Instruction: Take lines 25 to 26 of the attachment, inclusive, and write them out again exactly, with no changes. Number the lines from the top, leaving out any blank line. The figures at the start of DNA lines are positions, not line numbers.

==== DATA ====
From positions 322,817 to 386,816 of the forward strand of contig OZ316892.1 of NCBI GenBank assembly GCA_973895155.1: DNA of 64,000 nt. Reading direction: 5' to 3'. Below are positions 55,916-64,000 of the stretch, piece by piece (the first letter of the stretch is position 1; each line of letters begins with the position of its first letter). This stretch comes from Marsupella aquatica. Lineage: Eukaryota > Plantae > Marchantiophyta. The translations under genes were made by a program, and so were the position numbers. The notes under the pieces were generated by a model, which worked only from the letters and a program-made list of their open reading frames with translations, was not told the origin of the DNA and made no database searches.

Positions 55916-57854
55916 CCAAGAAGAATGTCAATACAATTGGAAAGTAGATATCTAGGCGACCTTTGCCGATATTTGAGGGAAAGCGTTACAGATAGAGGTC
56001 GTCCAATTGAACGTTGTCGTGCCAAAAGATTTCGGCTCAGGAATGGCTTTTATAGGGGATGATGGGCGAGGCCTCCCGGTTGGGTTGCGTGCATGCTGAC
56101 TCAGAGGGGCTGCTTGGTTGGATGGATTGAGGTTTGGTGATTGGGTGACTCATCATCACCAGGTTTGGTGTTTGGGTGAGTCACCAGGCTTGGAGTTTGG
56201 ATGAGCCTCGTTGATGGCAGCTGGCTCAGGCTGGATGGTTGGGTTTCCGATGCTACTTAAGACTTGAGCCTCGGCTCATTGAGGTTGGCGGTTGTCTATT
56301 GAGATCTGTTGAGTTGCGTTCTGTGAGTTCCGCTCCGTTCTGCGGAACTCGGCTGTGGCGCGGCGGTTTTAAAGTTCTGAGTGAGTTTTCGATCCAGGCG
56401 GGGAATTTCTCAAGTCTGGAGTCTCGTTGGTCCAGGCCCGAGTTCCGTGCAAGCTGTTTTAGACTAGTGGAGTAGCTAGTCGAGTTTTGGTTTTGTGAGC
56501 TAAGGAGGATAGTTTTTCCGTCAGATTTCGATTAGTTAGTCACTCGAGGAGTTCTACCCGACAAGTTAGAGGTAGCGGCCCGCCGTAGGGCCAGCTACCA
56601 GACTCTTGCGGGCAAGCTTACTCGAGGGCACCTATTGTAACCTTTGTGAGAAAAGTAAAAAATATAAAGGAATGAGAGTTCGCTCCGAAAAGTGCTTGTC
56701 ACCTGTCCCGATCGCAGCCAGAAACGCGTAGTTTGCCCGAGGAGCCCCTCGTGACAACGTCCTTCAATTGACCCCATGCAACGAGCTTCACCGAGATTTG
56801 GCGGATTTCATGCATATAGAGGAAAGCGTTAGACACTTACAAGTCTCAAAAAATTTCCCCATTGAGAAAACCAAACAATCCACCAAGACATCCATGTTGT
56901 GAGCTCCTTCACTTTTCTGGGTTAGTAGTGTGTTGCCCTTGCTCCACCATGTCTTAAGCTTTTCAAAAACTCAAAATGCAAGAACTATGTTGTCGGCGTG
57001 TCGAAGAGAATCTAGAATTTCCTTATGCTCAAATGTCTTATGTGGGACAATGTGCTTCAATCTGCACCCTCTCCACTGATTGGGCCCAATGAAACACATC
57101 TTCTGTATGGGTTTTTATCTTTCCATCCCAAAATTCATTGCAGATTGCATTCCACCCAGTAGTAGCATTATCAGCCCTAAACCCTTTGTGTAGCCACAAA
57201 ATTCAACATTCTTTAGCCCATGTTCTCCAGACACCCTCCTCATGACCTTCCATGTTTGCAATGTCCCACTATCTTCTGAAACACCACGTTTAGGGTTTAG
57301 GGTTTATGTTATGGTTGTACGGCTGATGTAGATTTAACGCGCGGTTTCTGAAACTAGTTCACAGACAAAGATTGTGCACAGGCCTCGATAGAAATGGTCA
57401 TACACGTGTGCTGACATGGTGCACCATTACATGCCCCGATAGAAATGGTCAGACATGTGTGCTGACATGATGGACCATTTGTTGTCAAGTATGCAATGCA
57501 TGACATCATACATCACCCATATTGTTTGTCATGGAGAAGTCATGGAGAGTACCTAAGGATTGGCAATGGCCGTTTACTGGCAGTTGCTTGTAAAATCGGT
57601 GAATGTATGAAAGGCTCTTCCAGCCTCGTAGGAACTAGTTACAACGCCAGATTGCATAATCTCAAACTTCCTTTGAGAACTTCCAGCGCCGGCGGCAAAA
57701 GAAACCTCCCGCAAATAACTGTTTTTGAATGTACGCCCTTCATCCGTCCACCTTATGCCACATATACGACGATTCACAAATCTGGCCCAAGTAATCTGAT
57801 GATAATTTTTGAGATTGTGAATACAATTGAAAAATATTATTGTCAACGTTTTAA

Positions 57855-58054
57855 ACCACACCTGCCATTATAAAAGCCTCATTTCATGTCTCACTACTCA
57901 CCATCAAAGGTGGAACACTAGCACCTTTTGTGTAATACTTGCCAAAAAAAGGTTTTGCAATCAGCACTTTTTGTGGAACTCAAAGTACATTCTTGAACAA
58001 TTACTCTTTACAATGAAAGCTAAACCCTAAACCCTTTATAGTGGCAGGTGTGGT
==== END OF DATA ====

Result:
57901 CCATCAAAGGTGGAACACTAGCACCTTTTGTGTAATACTTGCCAAAAAAAGGTTTTGCAATCAGCACTTTTTGTGGAACTCAAAGTACATTCTTGAACAA
58001 TTACTCTTTACAATGAAAGCTAAACCCTAAACCCTTTATAGTGGCAGGTGTGGT